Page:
A fast-moving wildfire driven by hot, dry and windy conditions threatened more than 600 homes and other buildings in Northern California early on Tuesday after forcing some 3,000 residents to evacuate.
The Pawnee Fire, which broke out on Saturday near the Mendocino National Forest 70 miles (110 km) northwest of Sacramento, had destroyed 22 buildings and charred more than 10,500 acres (4,200 hectares) by late Monday night, according to the California Department of Forestry and Fire Protection.
California Governor Jerry Brown declared a state of emergency for Lake County, the location of the blaze, on Monday.
The scores of firefighters who will seek to contain it on Tuesday face the prospect of temperatures of 95 degrees Fahrenheit (35 C), 15 mile-per-hour winds and 30 percent humidity, according to the National Weather Service.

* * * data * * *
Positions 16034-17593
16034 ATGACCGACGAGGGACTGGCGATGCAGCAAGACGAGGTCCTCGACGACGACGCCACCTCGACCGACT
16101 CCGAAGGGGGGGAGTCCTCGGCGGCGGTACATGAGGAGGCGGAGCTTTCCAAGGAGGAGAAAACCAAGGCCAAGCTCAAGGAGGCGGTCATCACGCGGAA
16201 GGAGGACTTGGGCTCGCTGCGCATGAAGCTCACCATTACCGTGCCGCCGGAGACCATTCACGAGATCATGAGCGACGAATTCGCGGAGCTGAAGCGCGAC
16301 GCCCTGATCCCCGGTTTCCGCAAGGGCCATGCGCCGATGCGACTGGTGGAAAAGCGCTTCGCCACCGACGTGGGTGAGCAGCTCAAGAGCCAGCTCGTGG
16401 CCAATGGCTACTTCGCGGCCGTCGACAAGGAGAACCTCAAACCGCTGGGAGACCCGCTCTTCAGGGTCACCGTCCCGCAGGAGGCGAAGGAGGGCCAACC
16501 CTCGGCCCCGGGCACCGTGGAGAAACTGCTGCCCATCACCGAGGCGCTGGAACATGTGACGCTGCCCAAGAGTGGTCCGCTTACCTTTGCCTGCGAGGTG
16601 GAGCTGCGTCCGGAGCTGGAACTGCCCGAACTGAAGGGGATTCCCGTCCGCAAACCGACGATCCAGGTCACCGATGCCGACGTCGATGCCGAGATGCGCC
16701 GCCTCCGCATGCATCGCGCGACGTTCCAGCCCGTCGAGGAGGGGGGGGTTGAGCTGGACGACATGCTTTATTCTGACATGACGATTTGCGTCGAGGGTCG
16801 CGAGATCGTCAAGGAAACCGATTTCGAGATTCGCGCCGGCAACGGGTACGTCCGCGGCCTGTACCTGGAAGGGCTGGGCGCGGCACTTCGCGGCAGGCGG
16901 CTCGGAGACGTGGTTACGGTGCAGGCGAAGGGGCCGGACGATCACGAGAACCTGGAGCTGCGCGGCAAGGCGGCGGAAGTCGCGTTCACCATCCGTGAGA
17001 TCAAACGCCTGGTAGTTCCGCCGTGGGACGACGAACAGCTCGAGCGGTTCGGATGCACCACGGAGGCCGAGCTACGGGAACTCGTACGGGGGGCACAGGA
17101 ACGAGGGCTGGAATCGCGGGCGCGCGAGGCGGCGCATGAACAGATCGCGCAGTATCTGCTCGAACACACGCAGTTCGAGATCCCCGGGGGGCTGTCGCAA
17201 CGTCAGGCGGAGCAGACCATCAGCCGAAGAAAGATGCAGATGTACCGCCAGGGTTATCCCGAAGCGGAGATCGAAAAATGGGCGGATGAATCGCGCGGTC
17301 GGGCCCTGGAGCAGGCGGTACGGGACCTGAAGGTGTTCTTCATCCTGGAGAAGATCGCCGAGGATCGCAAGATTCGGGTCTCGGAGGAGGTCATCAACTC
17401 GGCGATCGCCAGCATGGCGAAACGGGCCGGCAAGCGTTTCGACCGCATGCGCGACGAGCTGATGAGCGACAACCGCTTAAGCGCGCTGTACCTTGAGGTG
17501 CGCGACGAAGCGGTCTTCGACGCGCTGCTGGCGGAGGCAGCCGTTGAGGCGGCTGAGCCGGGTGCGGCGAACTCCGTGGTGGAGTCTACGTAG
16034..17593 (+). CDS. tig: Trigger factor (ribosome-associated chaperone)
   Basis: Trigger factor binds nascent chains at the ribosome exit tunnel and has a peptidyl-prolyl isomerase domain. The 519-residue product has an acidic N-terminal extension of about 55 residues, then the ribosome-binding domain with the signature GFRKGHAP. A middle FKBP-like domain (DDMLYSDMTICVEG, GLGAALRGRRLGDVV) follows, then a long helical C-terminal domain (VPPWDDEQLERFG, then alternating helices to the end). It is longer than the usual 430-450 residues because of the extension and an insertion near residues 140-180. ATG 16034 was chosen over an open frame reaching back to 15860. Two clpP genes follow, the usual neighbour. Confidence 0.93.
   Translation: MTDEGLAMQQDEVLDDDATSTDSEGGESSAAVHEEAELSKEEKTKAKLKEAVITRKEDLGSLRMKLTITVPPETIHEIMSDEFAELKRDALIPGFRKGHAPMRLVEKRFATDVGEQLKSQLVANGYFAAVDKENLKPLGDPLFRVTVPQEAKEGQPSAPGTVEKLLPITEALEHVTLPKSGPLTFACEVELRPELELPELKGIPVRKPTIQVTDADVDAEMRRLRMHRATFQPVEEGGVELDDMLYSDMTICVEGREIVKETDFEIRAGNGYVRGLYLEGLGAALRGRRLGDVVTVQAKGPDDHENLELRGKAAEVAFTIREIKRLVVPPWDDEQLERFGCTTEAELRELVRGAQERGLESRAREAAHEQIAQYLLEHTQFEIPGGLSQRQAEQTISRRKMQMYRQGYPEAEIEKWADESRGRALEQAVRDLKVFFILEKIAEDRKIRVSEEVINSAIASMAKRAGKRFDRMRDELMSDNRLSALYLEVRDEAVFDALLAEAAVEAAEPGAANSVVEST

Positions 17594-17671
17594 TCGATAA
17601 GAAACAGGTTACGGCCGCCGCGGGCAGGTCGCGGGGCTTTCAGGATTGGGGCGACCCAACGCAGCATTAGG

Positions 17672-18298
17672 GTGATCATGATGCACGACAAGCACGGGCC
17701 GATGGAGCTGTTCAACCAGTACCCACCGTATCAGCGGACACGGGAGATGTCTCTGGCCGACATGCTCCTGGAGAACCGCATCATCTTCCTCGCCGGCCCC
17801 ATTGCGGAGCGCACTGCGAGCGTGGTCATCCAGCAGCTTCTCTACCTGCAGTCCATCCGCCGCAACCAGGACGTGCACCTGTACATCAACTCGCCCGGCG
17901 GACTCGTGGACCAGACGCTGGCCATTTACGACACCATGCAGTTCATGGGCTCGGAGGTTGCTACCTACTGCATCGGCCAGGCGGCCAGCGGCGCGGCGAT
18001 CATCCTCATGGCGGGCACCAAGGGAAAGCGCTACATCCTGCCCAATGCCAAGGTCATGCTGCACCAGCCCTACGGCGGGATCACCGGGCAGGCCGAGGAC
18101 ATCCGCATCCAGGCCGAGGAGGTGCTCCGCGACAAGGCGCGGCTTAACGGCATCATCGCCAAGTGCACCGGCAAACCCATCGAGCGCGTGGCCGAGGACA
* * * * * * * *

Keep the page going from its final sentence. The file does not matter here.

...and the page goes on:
The fire was 5 percent contained on Monday evening, the California Department of Forestry and Fire Protection said.
The Pawnee is one of four major wildfires burning in California as temperatures rise across the state. None are reported to have caused injuries.
To the east, the Lane fire in Tehama County had blackened 3,800 acres and threatened 200 buildings, fire officials said. It was 40 percent contained.
The Shu Fire burning some 50 miles (80 km) east of Sacramento near the El Dorado National Forest, was threatening the community of Happy Valley, fire officials said, prompting evacuations and road closures. That blaze was 50 percent contained.
The Stoll Fire, north of Chico, had burned 270 acres and destroyed multiple homes since breaking out on Saturday, according to CalFire, but was 60 percent contained on Monday.
Reporting by Brendan O'Brien; editing by John Stonestreet